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Local News

  • City hires consultant for community development

    The Lebanon City Council voted to hire Wendy K. Smith of Lebanon as a consultant for community development during its regular monthly meeting Jan. 9. Smith will head the project starting in March and ending in May to the tune of $12,820.
    According to the proposal provided by Smith, the community development research will be done in several phases. The proposal states that the project will take 101 hours making her hourly rate $120.

  • Brains, beauty and brawn

    Sophie Clark made Marion County proud during the 2017 Kentucky Distinguished Young Woman competition Jan. 13-14 in Lexington. Clark won preliminary talent and scholastic awards, placed in the top 12 and finished third-runner up.
    Amy Wang from Fayette County won the competition. Elizabeth Medley from Washington County was first runner-up, Mary Grace Rapier from Nelson County was second runner-up and Blair Lamb from Taylor County was fourth runner-up.

  • Local charity event to benefit Marion County cancer fighters

    Since March of 2013, Marion County Good Samaritans Foundation has gifted to over 175 Marion County families undergoing cancer treatment. Every penny of that money came from Marion County residents and/or their family and friends and every penny went to benefit Marion County residents fighting cancer.

  • Three indicted for robbery

    Lydia Roller, 23, of 323 Shuck Avenue in Lebanon, Andrew Eisiminger, 31, of 2992 Frogtown Road in Loretto, and Charles Ulrich, 30, of 1705 Morris Street in Waynesburg, Pennsylvania, were indicted for first-degree robbery and second-degree assault in Marion Circuit Court recently.

  • ‘I did what I thought was right’

    Casting his vote for right-to-work legislation was the most difficult vote State Sen. Jimmy Higdon said he’s had to make during his 15 years of serving in state government.
    “I know I disappointed a lot of people with my vote on this bill,” Higdon said during the Marion County Chamber of Commerce’s annual legislative coffee on Jan. 11. “That’s the toughest vote I’ve ever taken. I’ve got friends on each side of that issue.”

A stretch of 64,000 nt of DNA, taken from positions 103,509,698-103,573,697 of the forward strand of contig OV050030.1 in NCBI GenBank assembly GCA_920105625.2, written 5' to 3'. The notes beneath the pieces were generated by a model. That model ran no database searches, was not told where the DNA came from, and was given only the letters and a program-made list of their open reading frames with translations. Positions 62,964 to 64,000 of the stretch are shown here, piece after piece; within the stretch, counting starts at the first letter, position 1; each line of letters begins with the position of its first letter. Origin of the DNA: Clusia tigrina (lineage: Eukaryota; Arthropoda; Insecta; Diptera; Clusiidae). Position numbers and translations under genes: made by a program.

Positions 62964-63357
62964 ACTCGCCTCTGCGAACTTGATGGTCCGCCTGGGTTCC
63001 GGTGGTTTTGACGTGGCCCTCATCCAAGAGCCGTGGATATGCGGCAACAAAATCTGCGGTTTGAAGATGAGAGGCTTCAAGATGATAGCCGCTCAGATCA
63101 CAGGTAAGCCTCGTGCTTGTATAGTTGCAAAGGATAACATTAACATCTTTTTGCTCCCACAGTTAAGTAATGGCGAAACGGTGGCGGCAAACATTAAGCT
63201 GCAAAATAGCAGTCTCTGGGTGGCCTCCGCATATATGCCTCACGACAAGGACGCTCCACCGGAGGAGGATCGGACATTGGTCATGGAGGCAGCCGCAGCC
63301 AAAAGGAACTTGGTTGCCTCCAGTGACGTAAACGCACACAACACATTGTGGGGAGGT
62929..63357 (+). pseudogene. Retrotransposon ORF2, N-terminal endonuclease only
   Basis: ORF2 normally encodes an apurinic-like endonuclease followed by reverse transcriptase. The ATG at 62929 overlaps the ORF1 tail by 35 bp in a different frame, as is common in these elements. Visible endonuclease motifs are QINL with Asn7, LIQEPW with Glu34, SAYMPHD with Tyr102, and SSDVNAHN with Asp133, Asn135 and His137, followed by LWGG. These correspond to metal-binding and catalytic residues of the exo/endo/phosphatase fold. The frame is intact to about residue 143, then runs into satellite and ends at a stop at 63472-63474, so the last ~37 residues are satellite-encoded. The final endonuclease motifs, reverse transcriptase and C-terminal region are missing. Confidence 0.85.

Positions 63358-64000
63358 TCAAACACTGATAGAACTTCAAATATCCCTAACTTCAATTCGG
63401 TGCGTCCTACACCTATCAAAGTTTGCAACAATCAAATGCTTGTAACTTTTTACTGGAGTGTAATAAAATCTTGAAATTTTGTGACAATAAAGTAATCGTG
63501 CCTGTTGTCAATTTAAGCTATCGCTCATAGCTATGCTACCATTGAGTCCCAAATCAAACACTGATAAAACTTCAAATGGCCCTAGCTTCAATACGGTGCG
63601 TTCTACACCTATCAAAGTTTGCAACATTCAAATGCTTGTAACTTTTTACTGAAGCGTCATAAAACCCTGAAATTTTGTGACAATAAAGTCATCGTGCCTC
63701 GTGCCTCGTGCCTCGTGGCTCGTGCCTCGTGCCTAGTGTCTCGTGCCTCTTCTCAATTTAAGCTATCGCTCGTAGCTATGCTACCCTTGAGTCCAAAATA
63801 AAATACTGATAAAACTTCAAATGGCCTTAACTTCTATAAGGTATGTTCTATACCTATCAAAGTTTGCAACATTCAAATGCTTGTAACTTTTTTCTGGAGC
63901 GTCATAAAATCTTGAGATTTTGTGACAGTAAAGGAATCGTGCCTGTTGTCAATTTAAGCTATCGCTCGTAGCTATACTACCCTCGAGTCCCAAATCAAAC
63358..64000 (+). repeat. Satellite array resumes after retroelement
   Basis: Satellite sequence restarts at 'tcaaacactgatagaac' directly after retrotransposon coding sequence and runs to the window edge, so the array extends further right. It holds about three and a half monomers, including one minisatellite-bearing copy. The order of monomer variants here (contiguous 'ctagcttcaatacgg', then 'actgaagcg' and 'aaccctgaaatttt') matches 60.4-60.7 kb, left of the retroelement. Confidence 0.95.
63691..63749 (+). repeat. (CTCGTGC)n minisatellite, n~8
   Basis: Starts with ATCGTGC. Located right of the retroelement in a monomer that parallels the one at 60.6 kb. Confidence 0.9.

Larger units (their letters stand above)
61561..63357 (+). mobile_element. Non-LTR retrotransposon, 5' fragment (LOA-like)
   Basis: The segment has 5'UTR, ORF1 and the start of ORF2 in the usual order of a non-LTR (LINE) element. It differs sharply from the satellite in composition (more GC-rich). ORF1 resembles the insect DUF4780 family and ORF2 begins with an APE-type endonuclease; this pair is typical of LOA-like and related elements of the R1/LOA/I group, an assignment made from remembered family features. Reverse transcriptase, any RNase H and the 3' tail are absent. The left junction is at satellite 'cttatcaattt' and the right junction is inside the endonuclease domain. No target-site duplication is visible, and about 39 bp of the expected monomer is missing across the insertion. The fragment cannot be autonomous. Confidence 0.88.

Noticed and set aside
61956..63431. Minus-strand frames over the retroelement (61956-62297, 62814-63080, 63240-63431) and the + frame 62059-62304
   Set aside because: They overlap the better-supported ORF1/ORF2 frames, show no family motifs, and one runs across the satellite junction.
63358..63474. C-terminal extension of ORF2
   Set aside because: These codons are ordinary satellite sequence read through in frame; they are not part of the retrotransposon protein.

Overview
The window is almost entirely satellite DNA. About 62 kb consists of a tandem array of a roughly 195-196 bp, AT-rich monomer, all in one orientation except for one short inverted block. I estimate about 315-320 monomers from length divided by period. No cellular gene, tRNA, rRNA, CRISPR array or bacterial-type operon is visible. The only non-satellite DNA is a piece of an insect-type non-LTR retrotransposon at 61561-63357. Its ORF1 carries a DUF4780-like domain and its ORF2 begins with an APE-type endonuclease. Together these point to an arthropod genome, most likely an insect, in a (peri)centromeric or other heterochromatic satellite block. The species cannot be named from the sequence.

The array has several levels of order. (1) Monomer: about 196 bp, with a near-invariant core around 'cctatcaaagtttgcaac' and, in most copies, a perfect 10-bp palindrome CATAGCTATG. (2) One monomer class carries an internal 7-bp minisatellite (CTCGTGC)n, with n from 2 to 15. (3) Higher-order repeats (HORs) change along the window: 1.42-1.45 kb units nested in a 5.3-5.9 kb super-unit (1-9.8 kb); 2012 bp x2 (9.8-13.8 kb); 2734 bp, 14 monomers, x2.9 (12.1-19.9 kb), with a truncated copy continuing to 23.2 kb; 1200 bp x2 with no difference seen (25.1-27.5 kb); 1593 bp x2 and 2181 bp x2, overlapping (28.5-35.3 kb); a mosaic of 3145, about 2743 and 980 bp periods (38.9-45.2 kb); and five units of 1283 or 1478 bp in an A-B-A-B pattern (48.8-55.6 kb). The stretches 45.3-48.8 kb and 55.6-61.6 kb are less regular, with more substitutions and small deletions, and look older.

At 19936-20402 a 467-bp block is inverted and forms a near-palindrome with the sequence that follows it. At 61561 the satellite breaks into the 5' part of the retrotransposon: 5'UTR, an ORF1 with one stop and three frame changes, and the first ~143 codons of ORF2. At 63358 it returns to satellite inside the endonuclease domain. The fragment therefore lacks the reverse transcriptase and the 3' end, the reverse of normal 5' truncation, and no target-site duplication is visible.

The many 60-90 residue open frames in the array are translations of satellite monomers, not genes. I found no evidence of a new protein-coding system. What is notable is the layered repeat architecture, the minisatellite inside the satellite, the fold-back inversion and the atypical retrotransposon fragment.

• Marching to keep King’s dream alive

    The Marion County NAACP hosted its annual Dr. Martin Luther King March and program Sunday, Jan. 15. Local citizens marched from the Lebanon Post Office to M.L. King Avenue and then gathered at First Baptist Church to listen to Rev. Bob Johnson, former dean of Boyce College of Louisville.

  • Family seeks answers

    It was Christmas day two years ago when Diane Mattingly was found in her driveway with a gunshot wound just below her shoulder. Her son had found her when he pulled into the driveway on Parkside Drive in Lebanon. When he got out, he did everything he could. He called 911 and they tried to resuscitate her, but she was already dead.
    Her sister, Julie Smith, recalled seeing the blood pooled in the driveway after they took Mattingly’s body. Her sister had been barefoot. There was some evidence of a struggle inside, but that was all she knew.

  • Fate of St. Catharine College buildings is unclear

    The Springfield Sun

    The recent court-ordered sale of the books, desks and all other school-related assets contained within the walls of the Saint Catharine College buildings leaves vacant buildings and land to be sold in an attempt to recover the millions of dollars owed to Huntington Bank, Farmers Bank, and other creditors. The college property was annexed into to the City of Springfield and is zoned R-1 residential (single-family dwellings). Schools are a permissible use under R-1 zoning. Any other use of the property will likely require a zone change.

  • School board taking steps to begin addressing MCPS facilities

    The Marion County Board of Education, including its three newest members, hit the ground running during its first meeting of the year on Jan. 12.
    Now that recallable nickel funds are being generated locally, the board took several necessary steps to start the process of revising the school district’s facilities plan.
    “It’s not a quick process. It takes time,” MCPS Facility Director Scott Spalding said.

  • Tourism briefs

    Commission approves Request For Proposal for multi-purpose facility
    Marion County Judge/Executive David Daugherty presented a Request for Proposal (RFP) to the Lebanon Tourist and Convention Commission regarding a new multi-purpose facility on Jan. 9. The RFP would later be proposed to the Lebanon City Council that evening.
    According to Daugherty, the RFP does not obligate the multipurpose facility committee or any entity of government to decide on a plan or commit any money to the project.